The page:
It’s common for autism parents to remove foods that contain gluten and casein in an attempt to reduce symptoms of autism, not on the basis of an allergy, lactose intolerance, or celiac disease. Despite the wide-spread use of GFCF as an alternative diet in autistic children, research does not support it as an effective treatment of autistic related-symptoms.2

 

Is it safe for autistic children to try alternative diets?

It’s risky. The first step is to talk with your pediatrician. If your child is experiencing GI symptoms or changes in their behavior, your doctor will want to rule out any possible underlying medical conditions such as a toothache or allergies. 

 

Once any underlying medical conditions have been ruled out, behavioral and educational interventions are found to be most effective for children with autism (See The complete guide to feeding therapy or The complete guide to ABA).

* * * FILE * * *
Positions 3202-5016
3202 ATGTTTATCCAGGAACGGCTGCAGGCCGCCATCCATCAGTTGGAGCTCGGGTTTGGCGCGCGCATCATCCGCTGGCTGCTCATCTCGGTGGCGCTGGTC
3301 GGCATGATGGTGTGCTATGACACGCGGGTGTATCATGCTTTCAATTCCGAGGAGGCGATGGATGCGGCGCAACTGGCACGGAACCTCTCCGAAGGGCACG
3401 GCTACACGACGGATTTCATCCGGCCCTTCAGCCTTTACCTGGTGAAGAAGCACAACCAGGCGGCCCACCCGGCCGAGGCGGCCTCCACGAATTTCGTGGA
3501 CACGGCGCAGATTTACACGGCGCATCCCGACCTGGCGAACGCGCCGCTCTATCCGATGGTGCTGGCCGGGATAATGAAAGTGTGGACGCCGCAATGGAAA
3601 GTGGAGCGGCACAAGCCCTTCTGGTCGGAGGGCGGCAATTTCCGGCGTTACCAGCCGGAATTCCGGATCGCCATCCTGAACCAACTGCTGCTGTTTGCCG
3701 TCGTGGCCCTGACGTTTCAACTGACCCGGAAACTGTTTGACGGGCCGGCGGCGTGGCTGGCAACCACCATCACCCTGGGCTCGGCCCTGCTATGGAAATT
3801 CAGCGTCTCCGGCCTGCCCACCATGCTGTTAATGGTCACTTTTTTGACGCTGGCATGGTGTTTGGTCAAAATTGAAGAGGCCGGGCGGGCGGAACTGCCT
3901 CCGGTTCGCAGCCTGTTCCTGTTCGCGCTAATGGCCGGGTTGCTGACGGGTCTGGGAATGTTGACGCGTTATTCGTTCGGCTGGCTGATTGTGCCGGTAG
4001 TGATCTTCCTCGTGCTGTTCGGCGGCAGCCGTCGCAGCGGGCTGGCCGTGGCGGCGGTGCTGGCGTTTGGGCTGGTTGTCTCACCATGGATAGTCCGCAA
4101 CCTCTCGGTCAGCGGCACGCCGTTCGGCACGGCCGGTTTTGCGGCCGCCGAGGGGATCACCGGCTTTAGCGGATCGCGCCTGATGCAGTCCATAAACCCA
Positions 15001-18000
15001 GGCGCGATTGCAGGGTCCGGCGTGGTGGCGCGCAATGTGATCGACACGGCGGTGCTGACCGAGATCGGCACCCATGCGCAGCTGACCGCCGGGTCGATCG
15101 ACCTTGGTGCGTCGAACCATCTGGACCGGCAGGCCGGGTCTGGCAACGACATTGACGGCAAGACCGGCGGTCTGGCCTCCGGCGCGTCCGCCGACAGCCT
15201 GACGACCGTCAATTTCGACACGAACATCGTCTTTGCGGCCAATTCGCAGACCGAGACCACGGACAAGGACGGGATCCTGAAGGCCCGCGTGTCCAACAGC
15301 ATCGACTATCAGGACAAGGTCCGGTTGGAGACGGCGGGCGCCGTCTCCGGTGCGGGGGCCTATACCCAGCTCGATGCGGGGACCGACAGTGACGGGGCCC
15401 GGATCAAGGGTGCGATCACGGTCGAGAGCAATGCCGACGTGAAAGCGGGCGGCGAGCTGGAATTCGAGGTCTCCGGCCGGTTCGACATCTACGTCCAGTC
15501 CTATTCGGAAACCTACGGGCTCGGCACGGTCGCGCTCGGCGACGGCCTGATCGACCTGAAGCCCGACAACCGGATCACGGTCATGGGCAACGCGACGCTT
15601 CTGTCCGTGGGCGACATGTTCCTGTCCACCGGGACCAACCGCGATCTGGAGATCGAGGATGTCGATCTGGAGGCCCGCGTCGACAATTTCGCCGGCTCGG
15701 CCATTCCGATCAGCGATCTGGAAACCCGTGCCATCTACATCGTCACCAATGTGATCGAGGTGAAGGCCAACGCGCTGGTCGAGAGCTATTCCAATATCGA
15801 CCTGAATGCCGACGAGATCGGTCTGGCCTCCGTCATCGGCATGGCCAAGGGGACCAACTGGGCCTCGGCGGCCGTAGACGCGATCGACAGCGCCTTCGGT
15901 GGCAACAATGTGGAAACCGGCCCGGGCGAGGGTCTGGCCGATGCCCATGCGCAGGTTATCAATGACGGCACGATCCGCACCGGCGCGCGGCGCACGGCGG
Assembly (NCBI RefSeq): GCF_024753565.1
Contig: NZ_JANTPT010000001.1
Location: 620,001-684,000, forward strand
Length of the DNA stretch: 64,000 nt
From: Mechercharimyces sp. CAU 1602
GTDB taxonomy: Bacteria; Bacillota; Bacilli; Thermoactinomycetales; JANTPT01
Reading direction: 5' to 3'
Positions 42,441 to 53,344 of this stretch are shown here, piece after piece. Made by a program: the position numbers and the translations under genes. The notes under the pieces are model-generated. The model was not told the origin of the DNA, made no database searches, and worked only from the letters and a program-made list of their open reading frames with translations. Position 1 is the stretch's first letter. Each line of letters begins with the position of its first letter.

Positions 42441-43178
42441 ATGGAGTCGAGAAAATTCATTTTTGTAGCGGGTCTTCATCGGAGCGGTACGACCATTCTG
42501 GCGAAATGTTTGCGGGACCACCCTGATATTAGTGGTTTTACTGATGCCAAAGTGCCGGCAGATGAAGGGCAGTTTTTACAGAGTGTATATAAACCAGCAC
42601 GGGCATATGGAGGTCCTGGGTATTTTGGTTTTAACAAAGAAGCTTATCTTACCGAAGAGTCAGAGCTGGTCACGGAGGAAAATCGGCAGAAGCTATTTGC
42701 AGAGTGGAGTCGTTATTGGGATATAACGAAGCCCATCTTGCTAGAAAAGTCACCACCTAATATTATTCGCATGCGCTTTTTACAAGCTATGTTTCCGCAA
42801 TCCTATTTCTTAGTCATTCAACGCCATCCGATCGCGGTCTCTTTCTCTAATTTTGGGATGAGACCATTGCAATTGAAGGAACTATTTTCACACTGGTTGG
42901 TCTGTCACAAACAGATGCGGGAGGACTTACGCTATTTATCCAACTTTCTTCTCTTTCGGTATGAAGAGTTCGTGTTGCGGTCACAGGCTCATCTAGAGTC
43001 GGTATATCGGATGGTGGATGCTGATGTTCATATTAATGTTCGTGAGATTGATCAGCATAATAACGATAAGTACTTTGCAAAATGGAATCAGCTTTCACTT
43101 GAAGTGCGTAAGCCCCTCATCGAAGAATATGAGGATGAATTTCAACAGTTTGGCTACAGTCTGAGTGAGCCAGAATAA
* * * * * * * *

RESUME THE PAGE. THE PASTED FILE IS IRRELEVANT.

With so many autistic children experiencing GI symptoms and the broad impact on day-to-day life, many parents have looked for alternatives to the recommended behavioral interventions to help their child. Here are a few risks you need to consider:

 

You can actually hide medical conditions before they are diagnosed. If you are concerned your child has a gluten intolerance, it is important to see your child’s doctor prior to making any dietary changes. Removing gluten from the diet before testing for celiac disease can alter the test results and make diagnosing more difficult.